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Interfering - Visualizing Science
Seeing Science in Everyday Life

ryanwyatt
Date: Friday, January 5th, 2007, at 07:20
Subject: Interfering
Security: Public
Location:New York, New York
Music:The Smiths
Tags:compression artifact, interferometry, physics, quantum mechanics, video


I just finished reading Robert P. Crease’s The Prism and the Pendulum: The Ten Most Beautiful Experiments in Science. The image above comes from the experiment Crease describes in his chapter “The Quantum Interference of Single Electrons.” A related editorial from Physics World, the same publication for which Crease wrote his original articles about “beautiful experiments,” goes into greater detail about the double-slit experiment, and the Wikipedia article on the same topic does a better job explaining than I care to attempt.

Indeed, the story behind the images above (easily read as a sequential series by people familiar with comics) is long and complicated. It has to do with the so-called “wave-particle duality” of electrons, which basically means that, under certain circumstances, electrons’ behavior is described by the mathematics of waves, while under other circumstances, we can think of them as particles. (They’re neither: “wave” and ”particle” are simply two mental images that humans rely on to visualize such behaviors.)

At any rate, the sequential images reveal the build up, over time, of an interference pattern between individual electrons passing through a double slit of sorts. Our intuition of electrons as particles runs right up against their behavior as waves in this case, because the individual electrons that form the images above slowly build up into an interference pattern, the likes of which we expect from waves.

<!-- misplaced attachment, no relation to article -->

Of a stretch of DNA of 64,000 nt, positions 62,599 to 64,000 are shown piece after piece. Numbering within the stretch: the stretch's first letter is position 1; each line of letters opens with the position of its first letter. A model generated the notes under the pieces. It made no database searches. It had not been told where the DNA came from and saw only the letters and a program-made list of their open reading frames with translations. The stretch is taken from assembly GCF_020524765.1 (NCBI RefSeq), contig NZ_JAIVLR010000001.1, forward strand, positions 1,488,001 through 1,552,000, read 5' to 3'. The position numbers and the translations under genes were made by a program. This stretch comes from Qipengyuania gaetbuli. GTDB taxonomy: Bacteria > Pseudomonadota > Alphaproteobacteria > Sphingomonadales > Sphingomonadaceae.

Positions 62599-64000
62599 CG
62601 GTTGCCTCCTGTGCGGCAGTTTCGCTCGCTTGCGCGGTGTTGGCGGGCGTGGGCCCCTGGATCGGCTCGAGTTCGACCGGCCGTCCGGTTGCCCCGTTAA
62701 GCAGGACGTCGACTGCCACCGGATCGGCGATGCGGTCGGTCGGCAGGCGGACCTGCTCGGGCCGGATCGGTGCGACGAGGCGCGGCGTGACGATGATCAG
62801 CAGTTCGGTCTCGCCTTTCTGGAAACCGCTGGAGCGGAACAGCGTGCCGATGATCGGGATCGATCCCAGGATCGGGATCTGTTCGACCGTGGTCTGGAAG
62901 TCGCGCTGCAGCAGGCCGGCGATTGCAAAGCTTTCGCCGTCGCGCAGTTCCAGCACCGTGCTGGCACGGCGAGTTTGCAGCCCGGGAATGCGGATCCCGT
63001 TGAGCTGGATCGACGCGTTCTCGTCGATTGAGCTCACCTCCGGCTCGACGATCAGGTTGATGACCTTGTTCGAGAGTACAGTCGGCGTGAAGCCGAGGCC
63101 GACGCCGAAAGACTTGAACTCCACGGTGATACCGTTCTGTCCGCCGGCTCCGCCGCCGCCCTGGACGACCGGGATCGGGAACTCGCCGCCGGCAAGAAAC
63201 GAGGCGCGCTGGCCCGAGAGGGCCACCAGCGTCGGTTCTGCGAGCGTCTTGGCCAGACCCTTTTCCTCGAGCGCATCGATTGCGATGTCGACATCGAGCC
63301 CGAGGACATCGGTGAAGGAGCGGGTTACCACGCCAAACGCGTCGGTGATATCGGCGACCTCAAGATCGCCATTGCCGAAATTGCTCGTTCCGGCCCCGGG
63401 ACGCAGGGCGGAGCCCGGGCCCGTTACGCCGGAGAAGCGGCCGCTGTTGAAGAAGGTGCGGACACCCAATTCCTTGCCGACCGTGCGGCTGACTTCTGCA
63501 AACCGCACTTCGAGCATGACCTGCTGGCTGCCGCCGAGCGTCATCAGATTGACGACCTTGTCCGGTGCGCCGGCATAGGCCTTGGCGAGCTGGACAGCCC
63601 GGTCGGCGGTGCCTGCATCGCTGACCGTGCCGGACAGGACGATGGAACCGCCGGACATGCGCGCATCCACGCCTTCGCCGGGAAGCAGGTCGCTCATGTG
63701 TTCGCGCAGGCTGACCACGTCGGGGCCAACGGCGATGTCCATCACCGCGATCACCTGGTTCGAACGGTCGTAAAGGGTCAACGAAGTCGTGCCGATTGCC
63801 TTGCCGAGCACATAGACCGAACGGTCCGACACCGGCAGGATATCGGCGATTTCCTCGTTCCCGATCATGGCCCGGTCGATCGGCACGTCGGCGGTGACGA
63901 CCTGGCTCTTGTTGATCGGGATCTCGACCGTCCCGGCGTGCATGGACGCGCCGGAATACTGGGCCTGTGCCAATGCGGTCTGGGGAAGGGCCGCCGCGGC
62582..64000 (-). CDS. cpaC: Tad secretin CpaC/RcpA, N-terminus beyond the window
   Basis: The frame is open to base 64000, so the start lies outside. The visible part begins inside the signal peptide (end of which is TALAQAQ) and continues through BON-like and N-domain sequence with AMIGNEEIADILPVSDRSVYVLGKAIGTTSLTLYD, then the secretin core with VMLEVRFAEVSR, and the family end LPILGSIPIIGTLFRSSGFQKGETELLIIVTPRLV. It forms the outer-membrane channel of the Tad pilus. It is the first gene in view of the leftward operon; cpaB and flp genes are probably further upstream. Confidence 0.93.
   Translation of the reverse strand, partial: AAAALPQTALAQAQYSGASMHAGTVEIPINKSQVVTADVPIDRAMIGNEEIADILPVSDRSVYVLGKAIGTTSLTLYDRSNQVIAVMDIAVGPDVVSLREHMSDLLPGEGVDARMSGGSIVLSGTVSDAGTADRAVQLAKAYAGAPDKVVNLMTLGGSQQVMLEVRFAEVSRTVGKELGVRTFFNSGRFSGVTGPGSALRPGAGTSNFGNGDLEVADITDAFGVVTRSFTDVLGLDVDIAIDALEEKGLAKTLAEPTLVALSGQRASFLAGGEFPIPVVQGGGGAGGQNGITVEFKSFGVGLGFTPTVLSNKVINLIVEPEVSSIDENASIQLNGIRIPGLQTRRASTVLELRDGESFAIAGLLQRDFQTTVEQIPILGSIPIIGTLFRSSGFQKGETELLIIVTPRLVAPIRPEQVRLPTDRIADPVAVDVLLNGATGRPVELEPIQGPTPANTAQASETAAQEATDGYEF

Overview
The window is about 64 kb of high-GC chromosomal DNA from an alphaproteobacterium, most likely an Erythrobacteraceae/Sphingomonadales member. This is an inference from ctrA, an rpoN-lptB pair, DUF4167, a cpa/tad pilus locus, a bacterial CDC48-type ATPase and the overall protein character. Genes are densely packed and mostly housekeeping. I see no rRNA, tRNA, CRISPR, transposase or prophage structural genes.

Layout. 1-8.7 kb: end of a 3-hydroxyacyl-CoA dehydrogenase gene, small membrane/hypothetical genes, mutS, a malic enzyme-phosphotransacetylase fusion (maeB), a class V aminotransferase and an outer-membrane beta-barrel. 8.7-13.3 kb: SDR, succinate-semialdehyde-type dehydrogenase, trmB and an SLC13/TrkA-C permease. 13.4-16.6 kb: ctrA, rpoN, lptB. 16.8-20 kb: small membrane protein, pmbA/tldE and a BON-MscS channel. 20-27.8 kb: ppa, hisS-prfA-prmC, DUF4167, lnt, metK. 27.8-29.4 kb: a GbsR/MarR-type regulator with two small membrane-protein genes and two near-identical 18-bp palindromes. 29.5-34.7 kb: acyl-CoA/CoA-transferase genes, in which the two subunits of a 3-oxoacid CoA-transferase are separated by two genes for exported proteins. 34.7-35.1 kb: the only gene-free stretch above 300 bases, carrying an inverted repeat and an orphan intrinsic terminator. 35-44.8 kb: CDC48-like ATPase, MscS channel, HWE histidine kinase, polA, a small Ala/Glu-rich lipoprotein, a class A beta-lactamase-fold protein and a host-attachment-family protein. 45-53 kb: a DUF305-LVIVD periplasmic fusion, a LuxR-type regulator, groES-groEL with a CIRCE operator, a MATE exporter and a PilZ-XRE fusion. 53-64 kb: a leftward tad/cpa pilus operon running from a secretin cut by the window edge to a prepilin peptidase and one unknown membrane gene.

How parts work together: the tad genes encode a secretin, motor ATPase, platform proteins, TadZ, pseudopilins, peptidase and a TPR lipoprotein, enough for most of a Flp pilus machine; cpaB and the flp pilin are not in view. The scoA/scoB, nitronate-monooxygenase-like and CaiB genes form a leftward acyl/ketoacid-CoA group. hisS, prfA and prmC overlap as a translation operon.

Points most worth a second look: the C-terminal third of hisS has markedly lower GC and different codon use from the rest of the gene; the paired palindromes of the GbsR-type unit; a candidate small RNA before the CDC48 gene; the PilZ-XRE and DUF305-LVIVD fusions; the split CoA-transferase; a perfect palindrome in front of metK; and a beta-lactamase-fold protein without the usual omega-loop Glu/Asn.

In case all this gives you a slight headache (as well it might), you can check out a couple of films that describe the phenomenon quite beautifully…

Crease references a 14-minute movie from 1974, available from the Italian Institute for Microelectronics and Microsystems, which tells the story carefully, beginning with ripples in a fountain and proceeding through light interference to electron interference. A word of warning, however: the movie files clock in around 150MB. (Nosing around the parent directory yields links to better-quality versions of the film, BTW, although the files sizes are even greater.) For those with a bit of physics background, the film succeeds in providing a good sense of what’s going on (with extensive use of animated diagrams), although the visualization of the actual data leaves a bit to be desired.

Fear not, however! A web page from the research and development group at Hitachi also describes the double-slit experiment, and it links to a page with movies, including a 10.4MB MPEG demonstrating the accumulation of electrons much more clearly than the 1974 film. But hey, they had 15 years to work out the kinks.

So where am I going with all this? Well, I found my response to the various media rather interesting. I majored in physics (well, astronomy, technically, but our slogan was, “more physics than physics majors”), so I knew the story the images were supposed to be telling. The sequential series above is certainly more than enough for me to get the gist. But actually watching the videos introduced some challenges: in particular, the limitation of the imaging capabilities in 1974 makes seeing the phenomenon tricky, but combined with the compression artifacts (e.g., the blockiness caused by the MPEG-4 compression), it starts to take some imagination to reconstruct the experiment in the mind’s eye. Thus, the images “say” only what we’re prepared to “hear.” The story I extract is the story I already know.

The Hitachi video pretty well circumvents the data problem with the 1974 film, however, so taken together, the narrative of the folder film plus the data representation of the latter tell a decent story. I think. But I’ve heard this one before.
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